[root@myhost grafana_prom]# docker exec -it prometheus sh
/prometheus $ kill -SIGHUP 1 

Configuring Grafana

To visualize the vdo statistics that Prometheus is collecting, Grafana needs two things; the data source definition pointing to the prometheus container, and a dashboard that presents the data.

  1. Login to your grafana instance (http://localhost:3000), using the default credentials (admin/admin)
  2. Click on the Grafana icon in the top left, and select Data Sources
  3. Click the “Add  data source” button
  4. Enter the prometheus details (and ensure you set the data source as the default)
  5. The grafana directory in the vdo_exporter project holds a file called VDO_Information.json. This json file is the dashboard definition, so we need to import it.
    • Click on the grafana icon again, highlight the Dashboards entry, then select the import option from the pop-up menu.
    • Click on the Upload.json File, and pick the VDO_Information.json file to upload.
  1. Now select the dashboard icon (to the right of the Grafana logo), and select “VDO Information”. You should then see something like this

  1. As you add more hosts that are vdo enabled, just add the host’s ip to the prometheus scrape configuration and reload prometheus. Simples..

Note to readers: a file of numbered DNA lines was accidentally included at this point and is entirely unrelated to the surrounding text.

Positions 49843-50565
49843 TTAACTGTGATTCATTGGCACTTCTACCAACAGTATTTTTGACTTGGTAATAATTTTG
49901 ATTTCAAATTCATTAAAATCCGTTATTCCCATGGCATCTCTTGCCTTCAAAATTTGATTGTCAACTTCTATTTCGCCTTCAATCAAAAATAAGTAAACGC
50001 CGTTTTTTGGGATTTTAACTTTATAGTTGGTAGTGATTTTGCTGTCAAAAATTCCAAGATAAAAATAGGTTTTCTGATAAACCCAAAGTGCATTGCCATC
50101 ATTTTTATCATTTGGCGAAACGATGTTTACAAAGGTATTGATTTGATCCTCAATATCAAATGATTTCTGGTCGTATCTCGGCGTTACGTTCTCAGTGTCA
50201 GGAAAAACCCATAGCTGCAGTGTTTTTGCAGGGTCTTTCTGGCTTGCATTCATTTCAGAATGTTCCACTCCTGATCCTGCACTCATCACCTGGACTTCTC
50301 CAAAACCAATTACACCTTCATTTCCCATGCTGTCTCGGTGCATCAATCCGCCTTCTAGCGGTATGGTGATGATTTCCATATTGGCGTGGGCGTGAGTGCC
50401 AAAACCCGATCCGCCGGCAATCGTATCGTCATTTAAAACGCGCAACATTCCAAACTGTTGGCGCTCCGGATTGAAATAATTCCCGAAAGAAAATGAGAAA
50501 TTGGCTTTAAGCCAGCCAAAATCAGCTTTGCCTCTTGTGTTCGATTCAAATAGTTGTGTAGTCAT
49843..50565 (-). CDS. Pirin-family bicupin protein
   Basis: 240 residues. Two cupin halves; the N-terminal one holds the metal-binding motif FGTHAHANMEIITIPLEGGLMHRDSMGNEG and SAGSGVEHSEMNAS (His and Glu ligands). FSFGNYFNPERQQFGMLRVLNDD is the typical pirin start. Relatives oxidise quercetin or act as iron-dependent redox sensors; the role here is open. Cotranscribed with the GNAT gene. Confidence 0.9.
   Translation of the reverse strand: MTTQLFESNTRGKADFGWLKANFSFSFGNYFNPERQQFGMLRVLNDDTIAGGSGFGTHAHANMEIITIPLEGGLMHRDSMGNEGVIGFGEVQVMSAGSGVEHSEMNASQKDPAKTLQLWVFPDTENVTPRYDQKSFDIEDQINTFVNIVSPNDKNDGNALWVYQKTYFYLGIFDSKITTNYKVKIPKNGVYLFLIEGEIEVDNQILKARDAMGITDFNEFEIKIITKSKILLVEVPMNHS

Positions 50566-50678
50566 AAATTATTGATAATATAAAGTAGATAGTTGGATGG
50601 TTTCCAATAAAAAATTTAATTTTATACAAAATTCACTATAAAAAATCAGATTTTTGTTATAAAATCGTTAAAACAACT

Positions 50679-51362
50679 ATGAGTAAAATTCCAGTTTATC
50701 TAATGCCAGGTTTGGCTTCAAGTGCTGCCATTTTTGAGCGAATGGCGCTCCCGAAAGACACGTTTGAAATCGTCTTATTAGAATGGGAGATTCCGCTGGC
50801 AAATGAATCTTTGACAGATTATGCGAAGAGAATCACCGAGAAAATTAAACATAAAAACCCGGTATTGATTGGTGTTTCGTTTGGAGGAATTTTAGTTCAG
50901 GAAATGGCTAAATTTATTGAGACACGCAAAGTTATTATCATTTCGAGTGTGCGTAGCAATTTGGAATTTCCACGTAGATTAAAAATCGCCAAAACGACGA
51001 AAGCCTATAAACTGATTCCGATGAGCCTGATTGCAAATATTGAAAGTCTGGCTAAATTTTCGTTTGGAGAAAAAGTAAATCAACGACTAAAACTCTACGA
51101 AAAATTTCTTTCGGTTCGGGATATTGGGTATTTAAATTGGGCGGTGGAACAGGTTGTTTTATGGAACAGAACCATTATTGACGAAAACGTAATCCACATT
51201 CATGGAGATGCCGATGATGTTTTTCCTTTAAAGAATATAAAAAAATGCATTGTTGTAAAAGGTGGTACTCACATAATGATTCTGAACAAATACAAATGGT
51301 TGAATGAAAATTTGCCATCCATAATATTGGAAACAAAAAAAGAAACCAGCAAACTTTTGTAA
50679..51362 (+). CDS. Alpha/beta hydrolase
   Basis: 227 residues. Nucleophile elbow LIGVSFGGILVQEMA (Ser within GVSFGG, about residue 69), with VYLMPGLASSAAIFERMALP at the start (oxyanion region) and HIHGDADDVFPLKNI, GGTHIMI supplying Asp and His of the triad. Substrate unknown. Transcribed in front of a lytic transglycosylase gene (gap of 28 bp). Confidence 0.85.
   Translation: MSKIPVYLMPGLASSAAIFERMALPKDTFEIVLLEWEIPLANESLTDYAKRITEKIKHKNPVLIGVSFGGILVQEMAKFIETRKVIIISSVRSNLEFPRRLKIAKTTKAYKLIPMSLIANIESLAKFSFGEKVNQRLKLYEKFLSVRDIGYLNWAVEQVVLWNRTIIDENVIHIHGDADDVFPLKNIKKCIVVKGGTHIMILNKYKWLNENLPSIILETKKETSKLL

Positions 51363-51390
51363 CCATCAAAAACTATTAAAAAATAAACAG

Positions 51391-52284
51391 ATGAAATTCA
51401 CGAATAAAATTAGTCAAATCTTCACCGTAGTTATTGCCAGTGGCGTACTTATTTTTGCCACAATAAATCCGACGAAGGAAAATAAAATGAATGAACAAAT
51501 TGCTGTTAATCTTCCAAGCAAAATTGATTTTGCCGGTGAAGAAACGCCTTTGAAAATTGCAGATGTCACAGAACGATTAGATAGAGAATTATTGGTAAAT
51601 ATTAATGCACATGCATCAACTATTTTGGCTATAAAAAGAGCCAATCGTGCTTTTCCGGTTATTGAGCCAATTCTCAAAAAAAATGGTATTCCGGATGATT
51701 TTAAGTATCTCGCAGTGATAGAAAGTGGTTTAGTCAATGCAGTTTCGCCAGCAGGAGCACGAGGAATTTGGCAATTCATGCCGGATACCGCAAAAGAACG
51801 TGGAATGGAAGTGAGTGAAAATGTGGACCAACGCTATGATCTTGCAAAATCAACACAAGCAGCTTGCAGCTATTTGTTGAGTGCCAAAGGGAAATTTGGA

Grafana provides a notifications feature which enables you to define threshold based alerting. You could define a trigger for low “physical space” conditions, or alert based on recovery being active – I leave that up to you! Grafana supports a number of different notification endpoints including PagerDuty, Sensu and even email! So take some time and review the docs to see how Grafana could best integrate into your environment.

And Remember…

VDO is not the proverbial “silver bullet“. The savings from any compression and deduplication technology is dependent on the data you’re storing, and vdo is no different. Also, each vdo volume requires additional RAM, so if you want to move vdo out of the test environment into production you’ll need to plan for additional CPU and RAM to “make the magic happen”™.

Source: Paul Cuzner (Monitoring VDO Volumes)